LITTLE ONLOOKER: Lleyton Smith waves to the Anzac Day march in Airlie Beach. Photo Sharon Smallwood / Whitsunday Times
LITTLE ONLOOKER: Lleyton Smith waves to the Anzac Day march in Airlie Beach. Photo Sharon Smallwood / Whitsunday Times Sharon Smallwood

Airlie will remember them

FOR Rod Davies, Anzac Day is about remembering your friends.

"It's one of the those days to remember your mates and what people did for us going back over 100 years,” the Airlie Beach/Whitsunday RSL Club secretary said.

"It's about remembrance for me and a good way to catch up, to sit down and tell some good stories and see some people you haven't seen in years.”

Former Airlie Beach/Whitsunday RSL Club vice president Bill Rose said the devastation wrought by Cyclone Debbie had sparked thoughts of the Great War.

"I went to look at the Cannonvale Cenotaph after the cyclone. It had absolutely no damage but the damage around it reminded me of the Western Front,” he said.

"I looked into the gully there and I thought 'oh my god' it's like my great uncle's photos, just like the Western Front.

STANDING GUARD: The cenotaph will be the focus of Anzac Day activities in Airlie Beach on Tuesday.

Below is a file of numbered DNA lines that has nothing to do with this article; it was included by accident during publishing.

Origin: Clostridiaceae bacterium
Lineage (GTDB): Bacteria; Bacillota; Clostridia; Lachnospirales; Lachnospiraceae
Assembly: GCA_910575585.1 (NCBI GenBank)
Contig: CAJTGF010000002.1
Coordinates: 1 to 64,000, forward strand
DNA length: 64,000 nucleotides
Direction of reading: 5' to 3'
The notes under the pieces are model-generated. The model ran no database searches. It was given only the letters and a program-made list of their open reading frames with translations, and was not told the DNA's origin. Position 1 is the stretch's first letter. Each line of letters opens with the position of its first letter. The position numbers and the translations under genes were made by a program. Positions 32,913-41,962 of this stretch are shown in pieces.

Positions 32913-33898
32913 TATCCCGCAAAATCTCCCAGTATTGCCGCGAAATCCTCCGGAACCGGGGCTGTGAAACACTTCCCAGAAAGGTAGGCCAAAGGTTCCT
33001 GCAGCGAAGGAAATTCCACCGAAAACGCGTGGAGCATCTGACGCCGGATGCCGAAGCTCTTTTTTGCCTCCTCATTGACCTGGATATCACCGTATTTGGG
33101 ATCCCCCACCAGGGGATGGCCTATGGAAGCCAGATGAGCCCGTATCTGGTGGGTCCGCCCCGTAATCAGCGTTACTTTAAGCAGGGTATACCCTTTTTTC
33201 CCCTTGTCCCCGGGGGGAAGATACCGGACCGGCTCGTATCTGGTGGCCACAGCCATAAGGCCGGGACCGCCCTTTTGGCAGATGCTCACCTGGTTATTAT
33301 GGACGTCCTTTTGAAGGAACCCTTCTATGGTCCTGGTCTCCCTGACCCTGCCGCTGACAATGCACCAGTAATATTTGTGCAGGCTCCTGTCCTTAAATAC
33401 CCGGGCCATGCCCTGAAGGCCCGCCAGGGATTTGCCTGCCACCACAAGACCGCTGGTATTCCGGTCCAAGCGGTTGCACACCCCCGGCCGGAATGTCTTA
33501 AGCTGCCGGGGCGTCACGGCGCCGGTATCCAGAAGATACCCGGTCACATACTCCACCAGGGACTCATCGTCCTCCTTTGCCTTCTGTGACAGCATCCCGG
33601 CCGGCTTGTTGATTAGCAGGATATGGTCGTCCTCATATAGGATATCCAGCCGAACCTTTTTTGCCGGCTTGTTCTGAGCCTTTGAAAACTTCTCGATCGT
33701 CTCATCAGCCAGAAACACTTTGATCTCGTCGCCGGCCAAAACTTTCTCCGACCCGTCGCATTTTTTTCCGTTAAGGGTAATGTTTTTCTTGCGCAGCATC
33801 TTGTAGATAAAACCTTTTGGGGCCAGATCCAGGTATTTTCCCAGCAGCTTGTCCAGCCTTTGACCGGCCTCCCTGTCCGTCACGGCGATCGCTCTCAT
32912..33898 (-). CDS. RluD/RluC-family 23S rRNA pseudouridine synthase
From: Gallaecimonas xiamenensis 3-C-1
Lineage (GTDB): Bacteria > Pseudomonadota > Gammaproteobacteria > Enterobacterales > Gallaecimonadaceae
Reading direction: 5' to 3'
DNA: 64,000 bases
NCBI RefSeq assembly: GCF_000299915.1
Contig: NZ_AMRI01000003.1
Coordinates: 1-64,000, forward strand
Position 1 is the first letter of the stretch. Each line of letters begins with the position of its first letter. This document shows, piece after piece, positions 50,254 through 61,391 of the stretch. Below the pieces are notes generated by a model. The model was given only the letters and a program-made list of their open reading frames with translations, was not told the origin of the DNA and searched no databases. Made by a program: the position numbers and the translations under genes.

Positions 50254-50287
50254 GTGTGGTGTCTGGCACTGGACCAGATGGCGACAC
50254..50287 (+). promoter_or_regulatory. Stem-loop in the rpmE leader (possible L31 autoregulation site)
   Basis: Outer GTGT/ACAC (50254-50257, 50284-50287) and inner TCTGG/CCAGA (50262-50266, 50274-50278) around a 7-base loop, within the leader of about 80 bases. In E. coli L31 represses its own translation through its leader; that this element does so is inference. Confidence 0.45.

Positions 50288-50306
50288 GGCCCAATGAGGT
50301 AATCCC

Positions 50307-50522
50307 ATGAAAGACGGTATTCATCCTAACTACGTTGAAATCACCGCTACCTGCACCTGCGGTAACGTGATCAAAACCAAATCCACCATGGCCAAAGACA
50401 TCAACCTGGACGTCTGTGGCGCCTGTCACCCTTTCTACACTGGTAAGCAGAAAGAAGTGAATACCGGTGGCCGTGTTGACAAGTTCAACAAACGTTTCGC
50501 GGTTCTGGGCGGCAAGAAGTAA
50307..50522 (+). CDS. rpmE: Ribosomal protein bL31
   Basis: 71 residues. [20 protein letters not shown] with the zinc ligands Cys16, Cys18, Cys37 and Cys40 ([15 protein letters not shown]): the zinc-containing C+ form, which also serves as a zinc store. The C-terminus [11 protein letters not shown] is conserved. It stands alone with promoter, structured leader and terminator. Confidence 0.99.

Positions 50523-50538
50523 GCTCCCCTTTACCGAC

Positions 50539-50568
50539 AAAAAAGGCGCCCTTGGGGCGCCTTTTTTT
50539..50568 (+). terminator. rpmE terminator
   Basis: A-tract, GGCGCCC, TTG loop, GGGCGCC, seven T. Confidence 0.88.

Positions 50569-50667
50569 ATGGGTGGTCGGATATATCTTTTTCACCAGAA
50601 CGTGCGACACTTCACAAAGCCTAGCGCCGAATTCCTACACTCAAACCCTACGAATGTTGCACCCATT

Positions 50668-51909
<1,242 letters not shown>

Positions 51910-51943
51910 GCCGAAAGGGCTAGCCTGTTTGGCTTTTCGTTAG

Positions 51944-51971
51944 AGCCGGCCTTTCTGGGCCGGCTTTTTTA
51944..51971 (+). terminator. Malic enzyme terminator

STANDING GUARD: The cenotaph will be the focus of Anzac Day activities in Airlie Beach on Tuesday. Sharon Smallwood

"There were trees and leaves on the ground. It's nice and clean now though, they've done a good job.”

Airlie Beach and Cannonvale will host a number of services on Anzac Day including the main street march.

Services in the region will begin at 5.30am with the dawn service. That will be followed by a breakfast, raffles and two-up at the Reef Gateway Hotel and the Anzac march down the main street of Airlie Beach.

"We're scheduled to have Jason Costigan, representatives from Whitsunday Regional Council, classic car hot rods, which some of the vets can sit in, contingents from Cairns and Townsville, Lions, Rotary, VMR and the local schools will all be part of the march,” Mr Davies said.

"I've got to say, it's nice to see the kids down there. On a public holiday they're in their school uniform and they always come and say hello and talk to the vets.

"After the dawn service we'll have a gunfire breakfast at the Reef Gateway with rum, coffee and sausages, which is a tradition that goes back a long way. Then after the main service we'll head back there and start selling raffle tickets with more than 20 prizes up for grabs including bottles of scotch and rum. Then to finish off we'll have two-up.

"It's a way to catch up with some nibblies and have a chin wag along the way.”

In the lead-up to Anzac Day a memorabilia badge sale is being held daily in front of Coles at the Whitsunday Shopping Centre and at the Whitsunday Plaza until around 4pm each day.

Mr Rose said that rain, hail or shine, we would remember them.

"No matter what, the Anzac spirit still lives,” he said.

This year marks 102 years since Australian and New Zealand troops set foot on the beaches of Gallipoli.


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